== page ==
The Government has committed to expanding the nurses-in-schools programme to a further 5600 students by commencing the rollout to decile five secondary schools at a cost of $19.6 million over four years.

The existing programme, which covers decile 1-4 secondary schools, will also receive extra funding to enhance current services.

Prime Minister Jacinda Ardern says evidence shows that when students have more time with on-site professionals there is significantly less depression and suicide risk.

“Early intervention works. We want to provide our young people with support and early intervention as they learn to cope with the pressures that come with becoming a young adult.”

The Budget also allocated $10 million to the creation of a nurse-family partnership programme at an initial three sites. This programme will provide enhanced support to parents and whānau who have mental health or addiction needs during pregnancy and for the first two years of a child’s life or following a stillbirth.

The Government says supporting parents through this programme will also play an important part in keeping at-risk children safe.

The New Zealand Nurses Organisation (NZNO) commends the Government for a good start towards a Wellbeing Budget for New Zealanders.

In particular it commends the significant increase in Vote Health, and meaningful allocations in key areas such as mental health and addiction, child wellbeing, family violence, and Māori and Pasifika wellbeing.

However, NZNO Kaiwhakahaere Kerri Nuku says there is still more to be done.

“Nurses and nursing services will be key to each and every one of these extended services, but we agree with the Government’s observation that currently the required workforce needed for them is not in place.”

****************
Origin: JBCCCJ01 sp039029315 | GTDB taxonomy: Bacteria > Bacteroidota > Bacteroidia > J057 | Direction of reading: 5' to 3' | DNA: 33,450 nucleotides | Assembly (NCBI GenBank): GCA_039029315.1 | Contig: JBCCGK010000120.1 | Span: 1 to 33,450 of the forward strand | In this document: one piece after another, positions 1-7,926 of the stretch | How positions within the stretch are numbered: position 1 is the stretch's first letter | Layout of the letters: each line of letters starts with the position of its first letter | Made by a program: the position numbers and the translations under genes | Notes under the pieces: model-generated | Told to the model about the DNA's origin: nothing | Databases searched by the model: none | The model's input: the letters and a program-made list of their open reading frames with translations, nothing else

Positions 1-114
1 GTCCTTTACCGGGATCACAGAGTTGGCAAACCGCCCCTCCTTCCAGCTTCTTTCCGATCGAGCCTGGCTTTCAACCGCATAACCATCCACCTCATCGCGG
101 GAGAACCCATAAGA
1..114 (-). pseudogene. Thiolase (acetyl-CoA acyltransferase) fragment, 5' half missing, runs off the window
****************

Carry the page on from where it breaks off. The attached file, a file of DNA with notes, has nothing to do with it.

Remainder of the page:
The Government allocated $212 million to health workforce training in yesterday’s Budget, including $14.3 million over four years for a strengthened Pacific training pathway.

NZNO President Grant Brookes is pleased to see the Government identifying specific workforce targets, such as the primary mental health services workforce and pathways to employment for Māori and Pasifika healthcare workers.

“We are particularly pleased that the importance of supporting students to enter into nursing and midwifery practice has been recognised.”

However, Nuku says the glaring disparity in earnings between the DHB nursing workforce and those working in Māori and Pasifika, Aged Care and Community services should have been more clearly identified as a target in the Budget.

“NZNO looks forward to continuing to work with Government to develop the required nursing workforce and helping to ensure that working conditions and remuneration levels continue to improve so nursing remains an attractive option for young people seeking a professional career in health,” she says.

“Investing in the wellbeing of the workforce remains a priority.”


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